For what it’s worth, the seven tracks don’t have any distinctively Chinese characteristics, although there are passages which could definitely be called snowy. This music is psychedelic and often gamelanesque. Waves of bubbles and cheery, echoey bleeps percolate through the mix in the album’s first track, Plainness. There’s a delightfully keening, bagpipe-like patch in the second number, Indentations, intertwined amid dancing bell timbres and hand-held percussion.

There are playful percussion and squiggly accents over a warmly inviting calm in the third track, Matter. The album’s title cut is its most minimalist and hypnotic piece. Spare, mobile-like chimes mingle within woozily stacked electronic counterpoint in track five, Hue.

Speciation – a really, REALLY scary concept for 2021, huh? – is the most bell-like tableau here. The duo bring the cassette full circle with the final track, Quiescence. It’s often blissfully enjoyable chillout music.

Warmly Minimalist, Oceanically-Inspired Electroacoustic Piano Themes From Kumi Takahara

Go out to watch the ocean just as the sun is about to slip under the horizon and you’ll get a good idea of what keyboardist Kumi Takahara’s gently rippling new album See-Through – streaming at Bandcamp – is all about. Her pensive, elegant themes are minimalist to the core: she most definitely does not waste notes. Philip Glass seems to be an influence. This is a great album for winding down or meditation.

She opens the album with Artegio, a warmly minimalist, simple major-key piano piece with subtle ambient electronic touches. Roll, the second track, has variations on a catchy, ratchetingly circling piano riff and what sounds like a wistful melodica in places. Nostalgia is even simpler and just as loopy, Takahara moving methodically up and down the scale as echoey, hypnotically ambient phrases drift into the foreground.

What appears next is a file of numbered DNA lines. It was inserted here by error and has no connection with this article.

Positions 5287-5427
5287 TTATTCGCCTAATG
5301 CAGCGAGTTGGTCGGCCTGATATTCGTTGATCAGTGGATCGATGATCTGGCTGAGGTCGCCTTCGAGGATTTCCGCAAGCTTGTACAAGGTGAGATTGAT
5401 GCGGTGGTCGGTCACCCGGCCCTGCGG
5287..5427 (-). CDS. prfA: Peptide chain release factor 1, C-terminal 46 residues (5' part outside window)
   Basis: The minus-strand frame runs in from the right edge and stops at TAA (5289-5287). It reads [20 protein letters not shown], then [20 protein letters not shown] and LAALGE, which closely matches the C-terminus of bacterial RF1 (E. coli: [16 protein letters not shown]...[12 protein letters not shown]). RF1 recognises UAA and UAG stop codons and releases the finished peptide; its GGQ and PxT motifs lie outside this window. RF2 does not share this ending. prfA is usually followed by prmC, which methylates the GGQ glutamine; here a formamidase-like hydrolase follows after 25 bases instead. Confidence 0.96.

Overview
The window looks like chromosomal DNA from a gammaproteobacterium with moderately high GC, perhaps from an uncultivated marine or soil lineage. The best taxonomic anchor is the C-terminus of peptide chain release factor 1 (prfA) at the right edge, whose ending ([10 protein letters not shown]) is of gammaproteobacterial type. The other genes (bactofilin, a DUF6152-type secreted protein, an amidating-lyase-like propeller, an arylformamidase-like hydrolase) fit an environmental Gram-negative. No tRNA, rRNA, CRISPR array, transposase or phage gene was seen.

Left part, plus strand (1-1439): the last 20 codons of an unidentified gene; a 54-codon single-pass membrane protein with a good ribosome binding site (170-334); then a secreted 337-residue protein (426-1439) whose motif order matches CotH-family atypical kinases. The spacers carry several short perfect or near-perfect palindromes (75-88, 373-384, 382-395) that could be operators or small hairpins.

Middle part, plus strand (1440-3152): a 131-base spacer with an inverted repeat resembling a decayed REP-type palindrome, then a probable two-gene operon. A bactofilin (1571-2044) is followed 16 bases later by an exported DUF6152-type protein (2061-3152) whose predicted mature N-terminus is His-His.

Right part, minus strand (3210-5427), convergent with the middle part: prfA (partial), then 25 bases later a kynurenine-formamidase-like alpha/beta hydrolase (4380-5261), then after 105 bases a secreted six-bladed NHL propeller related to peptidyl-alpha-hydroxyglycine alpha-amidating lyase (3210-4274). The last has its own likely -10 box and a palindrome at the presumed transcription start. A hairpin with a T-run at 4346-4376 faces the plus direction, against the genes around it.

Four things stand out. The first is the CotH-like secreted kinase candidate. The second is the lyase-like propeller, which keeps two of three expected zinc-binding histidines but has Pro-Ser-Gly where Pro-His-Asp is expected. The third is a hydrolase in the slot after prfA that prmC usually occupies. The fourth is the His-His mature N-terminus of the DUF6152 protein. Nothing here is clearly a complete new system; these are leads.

Tide, with its intricate web of string orchestration, is even more hypnotic but also majestic as it swells and brightens. Chime, on the other hand, has more distinct disquiet (and a droll reference to a very famous clock). The strings return, rising with a stark resonance against the bell-like piano, in Kai-kou. 

Layers of wordless vocals permeate Chant along with the strings and sheer simplicity of the piano. Takahara runs subtle, increasingly wistful variations on a four-note riff over what sounds like a viola drone in Sea. She closes the album with Log, well over seven minutes of hazy horizontality and then what turns out to be the album’s most anthemic interlude, punctuated by gentle vocalizing, sparse piano and light electronics. There are also a couple of remixes here that don’t really add anything.